Zhao added that traditional cancer treatments have offered a one-size-fits-all disease response, such as chemotherapy drugs which can involve systemic and serious side effects.

Research findings appear in Lab on a Chip.

Source: https://news.uci.edu/

Ultrathin, Ultralight NanoCardboard For Aerospace

When choosing materials to make something, trade-offs need to be made between a host of properties, such as thickness, stiffness and weight. Depending on the application in question, finding just the right balance is the difference between success and failure. Now, a team of Penn Engineers has demonstrated a new material they call “nanocardboard,” an ultrathin equivalent of corrugated paper cardboard. A square centimeter of nanocardboard weighs less than a thousandth of a gram and can spring back into shape after being bent in half.

Nanocardboard is made out of an aluminum oxide film with a thickness of tens of nanometers, forming a hollow plate with a height of tens of microns. Its , similar to that of corrugated cardboard, makes it more than ten thousand times as stiff as a solid plate of the same mass.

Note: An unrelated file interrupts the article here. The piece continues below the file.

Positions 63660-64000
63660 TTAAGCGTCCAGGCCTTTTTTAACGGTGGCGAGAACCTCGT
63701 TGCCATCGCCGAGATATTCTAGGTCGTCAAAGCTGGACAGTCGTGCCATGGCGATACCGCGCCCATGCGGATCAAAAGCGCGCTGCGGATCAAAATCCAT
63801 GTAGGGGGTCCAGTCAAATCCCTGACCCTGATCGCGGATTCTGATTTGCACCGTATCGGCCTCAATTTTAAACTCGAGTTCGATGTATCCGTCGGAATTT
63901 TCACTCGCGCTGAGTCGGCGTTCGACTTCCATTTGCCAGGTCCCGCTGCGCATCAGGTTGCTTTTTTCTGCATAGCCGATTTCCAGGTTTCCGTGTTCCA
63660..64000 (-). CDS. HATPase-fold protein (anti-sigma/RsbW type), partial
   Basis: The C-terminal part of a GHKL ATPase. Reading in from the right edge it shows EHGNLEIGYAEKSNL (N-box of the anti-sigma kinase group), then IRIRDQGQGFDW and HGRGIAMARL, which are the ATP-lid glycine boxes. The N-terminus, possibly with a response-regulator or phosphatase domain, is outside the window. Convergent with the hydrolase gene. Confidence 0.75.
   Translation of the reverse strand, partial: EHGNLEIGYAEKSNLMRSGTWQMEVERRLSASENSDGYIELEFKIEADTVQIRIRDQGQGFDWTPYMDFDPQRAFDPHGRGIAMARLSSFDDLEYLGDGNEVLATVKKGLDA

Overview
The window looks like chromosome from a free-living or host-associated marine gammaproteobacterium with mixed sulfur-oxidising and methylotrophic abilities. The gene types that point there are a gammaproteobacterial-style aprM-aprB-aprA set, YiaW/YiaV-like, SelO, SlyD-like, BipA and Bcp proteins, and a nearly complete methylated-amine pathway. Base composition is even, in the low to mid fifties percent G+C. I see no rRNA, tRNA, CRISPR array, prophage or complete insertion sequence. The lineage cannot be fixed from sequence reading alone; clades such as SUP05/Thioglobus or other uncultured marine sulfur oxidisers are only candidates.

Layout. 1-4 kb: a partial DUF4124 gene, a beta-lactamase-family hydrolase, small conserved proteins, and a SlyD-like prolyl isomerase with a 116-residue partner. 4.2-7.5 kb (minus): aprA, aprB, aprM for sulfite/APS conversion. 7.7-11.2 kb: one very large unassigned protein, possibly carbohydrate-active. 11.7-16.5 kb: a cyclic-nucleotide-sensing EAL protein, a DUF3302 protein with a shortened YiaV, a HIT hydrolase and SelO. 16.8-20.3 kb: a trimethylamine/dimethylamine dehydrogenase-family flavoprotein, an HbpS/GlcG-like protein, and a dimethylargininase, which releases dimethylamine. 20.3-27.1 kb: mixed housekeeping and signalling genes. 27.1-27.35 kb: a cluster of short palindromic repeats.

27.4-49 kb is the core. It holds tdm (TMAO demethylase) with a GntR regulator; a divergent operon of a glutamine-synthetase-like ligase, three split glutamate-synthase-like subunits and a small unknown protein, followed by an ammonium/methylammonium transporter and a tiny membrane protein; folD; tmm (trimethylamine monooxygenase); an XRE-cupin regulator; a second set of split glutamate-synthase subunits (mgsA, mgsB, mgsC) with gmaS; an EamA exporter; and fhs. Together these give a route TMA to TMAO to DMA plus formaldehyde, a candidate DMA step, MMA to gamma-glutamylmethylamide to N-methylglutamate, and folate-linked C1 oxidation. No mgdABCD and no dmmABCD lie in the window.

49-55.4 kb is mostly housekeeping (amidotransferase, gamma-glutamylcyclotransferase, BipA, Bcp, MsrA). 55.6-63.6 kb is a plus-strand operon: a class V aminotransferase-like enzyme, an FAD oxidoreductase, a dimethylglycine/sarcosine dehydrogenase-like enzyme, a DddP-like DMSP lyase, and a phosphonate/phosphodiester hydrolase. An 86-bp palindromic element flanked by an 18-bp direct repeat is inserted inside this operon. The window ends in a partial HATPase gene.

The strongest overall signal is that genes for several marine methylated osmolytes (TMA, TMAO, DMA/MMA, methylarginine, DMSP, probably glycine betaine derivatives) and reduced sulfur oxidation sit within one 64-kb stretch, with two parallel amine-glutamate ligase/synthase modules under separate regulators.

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Nanocardboard is made out of an aluminum oxide film with a thickness of tens of nanometers, forming a hollow plate with a height of tens of microns. Its sandwich structure, similar to that of corrugated cardboard, makes it more than ten thousand times as stiff as a solid plate of the same mass. A square centimeter of nanocardboard weighs less than a thousandth of a gram and can spring back into shape after being bent in half.

Nanocardboard‘s stiffness-to-weight ratio makes it ideal for aerospace and microrobotic applications, where every gram counts. In addition to unprecedented mechanical properties, nanocardboard is a supreme thermal insulator, as it mostly consists of empty space. Future work will explore an intriguing phenomenon that results from a combination of properties: shining a light on a piece of nanocardboard allows it to levitate. Heat from the light creates a difference in temperatures between the two sides of the plate, which pushes a current of air molecules out through the bottom.